A COALITION of civil society organisations (CSOs) has condemned what it called threats to constitutional democracy and human rights from security and law enforcement agencies.
It said security and law enforcement agencies must prioritise respect for the Constitution over a sitting government.
“The use of state powers to serve political ends represents a corrupt use of that power,” the coalition said in a statement.
It was jointly signed by Joseph Otteh and Daniel Igiekhumhe of the Access to Justice, Collin Okeke (Human Rights Law Service (HURILAWS), Chinonye Obiagwu (SAN) (Legal Defence and Assistance Project (LEDAP), Emmanuel Ikule (Rule of Law and Accountability Centre (RULAC) and Okechukwu Nwaguma (Network on Police Reform in Nigeria (NOPRIN).
The coalition recalled that last Wednesday, the Lagos office of Sahara Reporters was allegedly barricaded by soldiers, the Department of State Services (DSS) and the police.
“Simultaneously, the premises of the Committee for the Defence of Human Rights (CDHR) were invaded by officers from the DSS and the Nigerian Police Force (NPF).
“Last week too, soldiers invaded the Damaturu and Maiduguri offices of an international humanitarian organisation, Action Against Hunger (AAH), a body that has been operating in Nigeria since 2010,” the statement said.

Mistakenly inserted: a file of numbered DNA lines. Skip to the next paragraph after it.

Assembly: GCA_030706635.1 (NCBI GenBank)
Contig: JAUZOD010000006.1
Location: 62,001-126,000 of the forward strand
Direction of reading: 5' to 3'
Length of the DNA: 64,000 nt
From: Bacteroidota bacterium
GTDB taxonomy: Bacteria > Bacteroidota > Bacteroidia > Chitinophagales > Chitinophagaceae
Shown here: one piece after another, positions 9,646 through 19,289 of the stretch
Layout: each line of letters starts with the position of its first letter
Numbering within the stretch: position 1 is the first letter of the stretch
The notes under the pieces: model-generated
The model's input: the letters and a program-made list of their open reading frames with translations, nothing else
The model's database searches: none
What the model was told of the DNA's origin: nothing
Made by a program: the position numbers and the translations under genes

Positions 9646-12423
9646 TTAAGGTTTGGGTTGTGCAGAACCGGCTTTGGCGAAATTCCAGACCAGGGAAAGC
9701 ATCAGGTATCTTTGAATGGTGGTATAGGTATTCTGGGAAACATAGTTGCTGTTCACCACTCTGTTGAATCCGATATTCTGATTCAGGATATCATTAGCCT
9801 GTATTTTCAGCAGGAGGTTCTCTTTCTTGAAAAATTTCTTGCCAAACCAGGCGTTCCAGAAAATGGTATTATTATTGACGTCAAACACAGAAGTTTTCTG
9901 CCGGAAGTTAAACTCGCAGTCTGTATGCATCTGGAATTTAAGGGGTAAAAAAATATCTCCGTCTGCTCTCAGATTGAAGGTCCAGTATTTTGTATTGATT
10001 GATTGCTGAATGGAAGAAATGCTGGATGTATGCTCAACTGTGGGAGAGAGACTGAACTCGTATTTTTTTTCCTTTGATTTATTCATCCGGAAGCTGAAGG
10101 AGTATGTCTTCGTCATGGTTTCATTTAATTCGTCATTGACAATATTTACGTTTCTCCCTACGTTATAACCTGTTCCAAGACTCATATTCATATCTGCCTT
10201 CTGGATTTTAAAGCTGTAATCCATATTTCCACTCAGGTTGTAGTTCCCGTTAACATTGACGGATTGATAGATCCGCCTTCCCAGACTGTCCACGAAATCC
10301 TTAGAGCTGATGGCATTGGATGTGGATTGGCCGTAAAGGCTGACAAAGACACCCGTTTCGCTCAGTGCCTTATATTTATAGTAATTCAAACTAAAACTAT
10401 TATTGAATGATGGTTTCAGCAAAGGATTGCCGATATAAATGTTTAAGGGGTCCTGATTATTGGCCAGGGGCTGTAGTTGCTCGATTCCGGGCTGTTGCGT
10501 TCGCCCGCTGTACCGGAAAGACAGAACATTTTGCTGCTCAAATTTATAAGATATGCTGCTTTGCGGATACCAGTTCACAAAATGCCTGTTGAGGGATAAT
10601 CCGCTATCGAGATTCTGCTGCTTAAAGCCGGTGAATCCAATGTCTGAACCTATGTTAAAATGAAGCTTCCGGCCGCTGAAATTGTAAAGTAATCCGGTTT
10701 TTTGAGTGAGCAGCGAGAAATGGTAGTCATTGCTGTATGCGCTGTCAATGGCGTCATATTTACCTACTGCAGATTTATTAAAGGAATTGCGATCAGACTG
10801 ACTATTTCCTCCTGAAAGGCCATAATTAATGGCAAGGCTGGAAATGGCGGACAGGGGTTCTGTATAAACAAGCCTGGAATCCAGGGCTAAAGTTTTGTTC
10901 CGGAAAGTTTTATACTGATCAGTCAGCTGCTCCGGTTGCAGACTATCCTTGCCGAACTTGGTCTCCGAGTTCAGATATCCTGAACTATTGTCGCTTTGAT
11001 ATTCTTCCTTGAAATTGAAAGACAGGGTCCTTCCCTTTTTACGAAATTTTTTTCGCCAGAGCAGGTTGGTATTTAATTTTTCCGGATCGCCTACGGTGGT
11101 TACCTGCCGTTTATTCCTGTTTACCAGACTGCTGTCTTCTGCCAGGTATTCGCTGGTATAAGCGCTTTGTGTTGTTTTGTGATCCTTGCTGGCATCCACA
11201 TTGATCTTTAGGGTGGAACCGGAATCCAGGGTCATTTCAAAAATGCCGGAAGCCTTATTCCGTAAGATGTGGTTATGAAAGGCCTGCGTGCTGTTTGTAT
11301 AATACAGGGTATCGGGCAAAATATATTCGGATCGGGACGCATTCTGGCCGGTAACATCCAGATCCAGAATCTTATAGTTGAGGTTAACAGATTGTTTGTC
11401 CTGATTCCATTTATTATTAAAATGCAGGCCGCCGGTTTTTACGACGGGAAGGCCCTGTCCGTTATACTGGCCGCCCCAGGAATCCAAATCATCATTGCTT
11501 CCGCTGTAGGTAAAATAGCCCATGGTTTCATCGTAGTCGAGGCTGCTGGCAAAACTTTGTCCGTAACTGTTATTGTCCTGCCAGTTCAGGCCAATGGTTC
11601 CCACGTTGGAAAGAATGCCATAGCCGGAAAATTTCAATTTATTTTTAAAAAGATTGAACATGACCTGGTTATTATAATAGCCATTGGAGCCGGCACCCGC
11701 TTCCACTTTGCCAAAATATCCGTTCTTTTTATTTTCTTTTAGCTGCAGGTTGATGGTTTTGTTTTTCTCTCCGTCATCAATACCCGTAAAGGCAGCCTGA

The CSOs condemned the actions, saying they constitute arbitrary and warrantless violations of the fundamental rights of citizens to assemble peacefully and to express themselves, as enshrined in sections 39, 40 and 41 of the 1999 Constitution and Article 7 of the African Charter of Human and Peoples’ Rights.
The coalition said the army allegedly overreached its powers through its unlawful siege of AAH.
“We are worried that ominous clouds of authoritarianism are thickening in Nigeria.”
The coalition urged the Army to immediately lift its siege to AAH’s offices, apologise for the provocative actions and hold those responsible for the invasion accountable.
“The Nigerian government must release Omoyele Sowore and all those arrested in connection with the public protests he was leading.
“Criminalising civil society actors who campaign for good governance is undemocratic and vindictive, and serves no useful public purpose,” the coalition added.